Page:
counterparts grappling with judicial reform. 

Balancing Acts - Ideology, Pragmatism and Democracy 

BRASILIA 00001859 003 OF 004 


--------------------------------------------- ------ 

10. (C) The conservative and pragmatic fiscal policy pursued 
successfully by Lula has been in tense balance with a foreign 
policy that is ideologically-skewed to the left, in 
strategic, trade and commercial issues. The south-south 
orientation that saw Brazil clumsily declare China a market 
economy, fumble its campaign for a permanent UNSC seat, and 
embark on dubious efforts to strengthen economic ties with 
Arab states and other marginal players at the expense of 
traditional relations with the U.S. and Europe, has 
established a foreign policy record that is tough to defend 
against attacks in the opposition and the media. There is 
some concern that Lula and his Amorim-led foreign policy team 
could, in a second term, radicalize Brazil's foreign policy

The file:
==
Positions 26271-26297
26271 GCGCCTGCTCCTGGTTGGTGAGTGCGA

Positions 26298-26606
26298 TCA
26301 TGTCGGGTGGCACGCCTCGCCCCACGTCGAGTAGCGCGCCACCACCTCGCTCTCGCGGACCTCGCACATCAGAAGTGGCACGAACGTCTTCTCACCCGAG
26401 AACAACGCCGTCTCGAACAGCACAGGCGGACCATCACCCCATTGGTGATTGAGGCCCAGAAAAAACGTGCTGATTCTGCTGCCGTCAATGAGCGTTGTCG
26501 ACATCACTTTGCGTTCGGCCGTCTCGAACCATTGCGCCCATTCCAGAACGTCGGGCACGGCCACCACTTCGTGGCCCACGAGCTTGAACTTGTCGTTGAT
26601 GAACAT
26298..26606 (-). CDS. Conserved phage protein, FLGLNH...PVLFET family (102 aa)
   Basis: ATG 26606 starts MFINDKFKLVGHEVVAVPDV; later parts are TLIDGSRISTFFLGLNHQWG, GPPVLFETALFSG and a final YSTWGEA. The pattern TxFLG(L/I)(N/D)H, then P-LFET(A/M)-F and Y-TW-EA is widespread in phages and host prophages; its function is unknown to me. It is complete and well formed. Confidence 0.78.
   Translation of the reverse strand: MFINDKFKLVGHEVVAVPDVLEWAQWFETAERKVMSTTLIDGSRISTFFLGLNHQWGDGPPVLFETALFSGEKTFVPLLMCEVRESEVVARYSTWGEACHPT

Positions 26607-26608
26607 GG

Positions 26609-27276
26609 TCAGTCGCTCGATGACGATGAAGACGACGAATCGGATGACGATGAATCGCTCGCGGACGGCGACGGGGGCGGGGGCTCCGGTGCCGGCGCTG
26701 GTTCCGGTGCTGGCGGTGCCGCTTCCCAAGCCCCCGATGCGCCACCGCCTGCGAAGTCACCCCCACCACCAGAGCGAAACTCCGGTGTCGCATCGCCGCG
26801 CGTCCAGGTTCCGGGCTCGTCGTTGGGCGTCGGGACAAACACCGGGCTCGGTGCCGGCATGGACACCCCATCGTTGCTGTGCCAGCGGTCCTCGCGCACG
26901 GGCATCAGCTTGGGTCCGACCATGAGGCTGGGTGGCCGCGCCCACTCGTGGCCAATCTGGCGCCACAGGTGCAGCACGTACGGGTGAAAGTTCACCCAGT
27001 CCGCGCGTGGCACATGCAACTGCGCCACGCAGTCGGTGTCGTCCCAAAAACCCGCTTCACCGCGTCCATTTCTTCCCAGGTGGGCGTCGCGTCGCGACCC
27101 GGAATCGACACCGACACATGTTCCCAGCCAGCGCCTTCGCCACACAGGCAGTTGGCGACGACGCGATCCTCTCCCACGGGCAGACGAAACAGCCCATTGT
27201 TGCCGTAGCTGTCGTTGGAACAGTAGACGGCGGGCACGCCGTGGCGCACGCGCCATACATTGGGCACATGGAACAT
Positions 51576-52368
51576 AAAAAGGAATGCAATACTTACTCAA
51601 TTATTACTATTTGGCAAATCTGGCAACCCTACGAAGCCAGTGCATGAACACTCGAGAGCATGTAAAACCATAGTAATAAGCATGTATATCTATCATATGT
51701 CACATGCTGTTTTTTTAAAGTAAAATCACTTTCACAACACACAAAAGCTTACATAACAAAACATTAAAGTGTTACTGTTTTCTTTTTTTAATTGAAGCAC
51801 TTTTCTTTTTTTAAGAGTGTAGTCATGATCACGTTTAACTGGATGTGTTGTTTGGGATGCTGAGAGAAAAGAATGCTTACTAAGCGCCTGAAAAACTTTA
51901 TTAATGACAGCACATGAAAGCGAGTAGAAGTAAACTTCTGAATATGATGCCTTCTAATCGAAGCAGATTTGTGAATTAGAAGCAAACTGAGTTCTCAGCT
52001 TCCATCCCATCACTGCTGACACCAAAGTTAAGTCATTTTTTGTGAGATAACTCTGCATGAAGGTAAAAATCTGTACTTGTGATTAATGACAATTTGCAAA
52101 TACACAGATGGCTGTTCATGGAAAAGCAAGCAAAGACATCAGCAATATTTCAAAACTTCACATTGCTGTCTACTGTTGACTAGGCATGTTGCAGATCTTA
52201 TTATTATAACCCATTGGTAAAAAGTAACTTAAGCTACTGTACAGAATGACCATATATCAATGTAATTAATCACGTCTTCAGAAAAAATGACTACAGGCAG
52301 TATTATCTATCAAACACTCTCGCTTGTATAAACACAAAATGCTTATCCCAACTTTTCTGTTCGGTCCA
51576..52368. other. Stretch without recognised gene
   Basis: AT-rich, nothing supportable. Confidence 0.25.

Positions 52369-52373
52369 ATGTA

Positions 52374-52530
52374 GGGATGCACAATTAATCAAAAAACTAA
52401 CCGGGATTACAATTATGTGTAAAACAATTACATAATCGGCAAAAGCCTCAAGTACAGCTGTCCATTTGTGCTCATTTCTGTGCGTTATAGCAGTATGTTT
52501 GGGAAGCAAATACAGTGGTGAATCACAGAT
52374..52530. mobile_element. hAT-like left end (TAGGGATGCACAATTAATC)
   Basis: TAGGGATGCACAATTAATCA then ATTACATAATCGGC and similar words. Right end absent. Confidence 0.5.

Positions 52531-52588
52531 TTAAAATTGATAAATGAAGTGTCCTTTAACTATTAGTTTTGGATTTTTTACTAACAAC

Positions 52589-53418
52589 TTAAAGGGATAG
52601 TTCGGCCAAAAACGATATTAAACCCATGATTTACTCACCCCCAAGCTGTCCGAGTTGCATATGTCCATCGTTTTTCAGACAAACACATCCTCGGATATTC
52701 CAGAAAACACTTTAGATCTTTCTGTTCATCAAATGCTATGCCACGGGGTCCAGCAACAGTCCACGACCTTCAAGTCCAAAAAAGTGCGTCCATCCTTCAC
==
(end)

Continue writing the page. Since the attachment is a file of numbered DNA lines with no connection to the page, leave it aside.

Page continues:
further away from interests and partnerships that can best 
serve Brazil and our bilateral relationship. I believe we 
can help to diminish this risk by taking a practical approach 
that draws Brazil into collaboration with us in areas that 
clearly hold promise for both countries, such as energy and 
law enforcement. 

11. (SBU) We need to get away from ideological labels and 
find common ground. A superb means for doing this is 
cooperation on bio-fuels. The Brazilians' view that 
bio-fuels represent a transformational technology in which 
they are global leaders is one we should embrace and use as 
the basis for cooperation on a strategic level. It is very 
evident to me that in research and development, in 
elaboration of poverty alleviation initiatives for third 
countries, and in building new multilateral fora for policy 
discussions, we have the potential to work closely with the 
Brazilians in bio-fuels. They want this, we want it, and it 
can potentially serve as a vehicle for improving bilateral 
relations across the board without any ideological 
considerations. 

12. (SBU) There is a broad consensus that Brazil must